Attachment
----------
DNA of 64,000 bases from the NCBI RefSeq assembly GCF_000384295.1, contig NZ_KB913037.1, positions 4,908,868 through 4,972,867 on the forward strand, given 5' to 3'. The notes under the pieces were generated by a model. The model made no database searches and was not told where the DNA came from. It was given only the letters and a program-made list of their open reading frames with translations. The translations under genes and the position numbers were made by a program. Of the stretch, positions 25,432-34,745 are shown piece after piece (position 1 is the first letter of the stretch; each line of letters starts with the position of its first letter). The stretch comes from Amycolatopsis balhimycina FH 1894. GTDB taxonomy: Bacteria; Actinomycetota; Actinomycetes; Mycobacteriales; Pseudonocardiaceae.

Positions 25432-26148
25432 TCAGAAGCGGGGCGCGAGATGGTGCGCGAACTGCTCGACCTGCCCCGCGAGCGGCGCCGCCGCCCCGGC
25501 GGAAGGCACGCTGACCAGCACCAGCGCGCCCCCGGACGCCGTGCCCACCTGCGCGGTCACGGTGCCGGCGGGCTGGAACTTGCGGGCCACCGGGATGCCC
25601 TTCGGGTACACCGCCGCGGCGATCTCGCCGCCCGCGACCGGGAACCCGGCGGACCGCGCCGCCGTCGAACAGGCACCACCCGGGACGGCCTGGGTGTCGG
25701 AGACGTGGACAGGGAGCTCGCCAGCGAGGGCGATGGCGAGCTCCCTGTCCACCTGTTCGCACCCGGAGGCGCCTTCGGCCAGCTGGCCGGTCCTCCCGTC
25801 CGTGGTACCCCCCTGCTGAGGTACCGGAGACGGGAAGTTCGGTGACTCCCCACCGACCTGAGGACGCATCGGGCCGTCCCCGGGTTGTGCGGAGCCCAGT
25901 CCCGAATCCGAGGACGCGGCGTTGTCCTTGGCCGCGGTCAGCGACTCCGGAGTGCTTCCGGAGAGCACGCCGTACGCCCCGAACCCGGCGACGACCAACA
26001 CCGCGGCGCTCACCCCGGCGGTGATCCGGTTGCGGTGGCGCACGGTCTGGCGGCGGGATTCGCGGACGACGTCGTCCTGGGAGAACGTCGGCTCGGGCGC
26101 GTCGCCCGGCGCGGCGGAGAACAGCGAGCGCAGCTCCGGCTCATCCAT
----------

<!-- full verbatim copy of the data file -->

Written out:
DNA of 64,000 bases from the NCBI RefSeq assembly GCF_000384295.1, contig NZ_KB913037.1, positions 4,908,868 through 4,972,867 on the forward strand, given 5' to 3'. The notes under the pieces were generated by a model. The model made no database searches and was not told where the DNA came from. It was given only the letters and a program-made list of their open reading frames with translations. The translations under genes and the position numbers were made by a program. Of the stretch, positions 25,432-34,745 are shown piece after piece (position 1 is the first letter of the stretch; each line of letters starts with the position of its first letter). The stretch comes from Amycolatopsis balhimycina FH 1894. GTDB taxonomy: Bacteria; Actinomycetota; Actinomycetes; Mycobacteriales; Pseudonocardiaceae.

Positions 25432-26148
25432 TCAGAAGCGGGGCGCGAGATGGTGCGCGAACTGCTCGACCTGCCCCGCGAGCGGCGCCGCCGCCCCGGC
25501 GGAAGGCACGCTGACCAGCACCAGCGCGCCCCCGGACGCCGTGCCCACCTGCGCGGTCACGGTGCCGGCGGGCTGGAACTTGCGGGCCACCGGGATGCCC
25601 TTCGGGTACACCGCCGCGGCGATCTCGCCGCCCGCGACCGGGAACCCGGCGGACCGCGCCGCCGTCGAACAGGCACCACCCGGGACGGCCTGGGTGTCGG
25701 AGACGTGGACAGGGAGCTCGCCAGCGAGGGCGATGGCGAGCTCCCTGTCCACCTGTTCGCACCCGGAGGCGCCTTCGGCCAGCTGGCCGGTCCTCCCGTC
25801 CGTGGTACCCCCCTGCTGAGGTACCGGAGACGGGAAGTTCGGTGACTCCCCACCGACCTGAGGACGCATCGGGCCGTCCCCGGGTTGTGCGGAGCCCAGT
25901 CCCGAATCCGAGGACGCGGCGTTGTCCTTGGCCGCGGTCAGCGACTCCGGAGTGCTTCCGGAGAGCACGCCGTACGCCCCGAACCCGGCGACGACCAACA
26001 CCGCGGCGCTCACCCCGGCGGTGATCCGGTTGCGGTGGCGCACGGTCTGGCGGCGGGATTCGCGGACGACGTCGTCCTGGGAGAACGTCGGCTCGGGCGC
26101 GTCGCCCGGCGCGGCGGAGAACAGCGAGCGCAGCTCCGGCTCATCCAT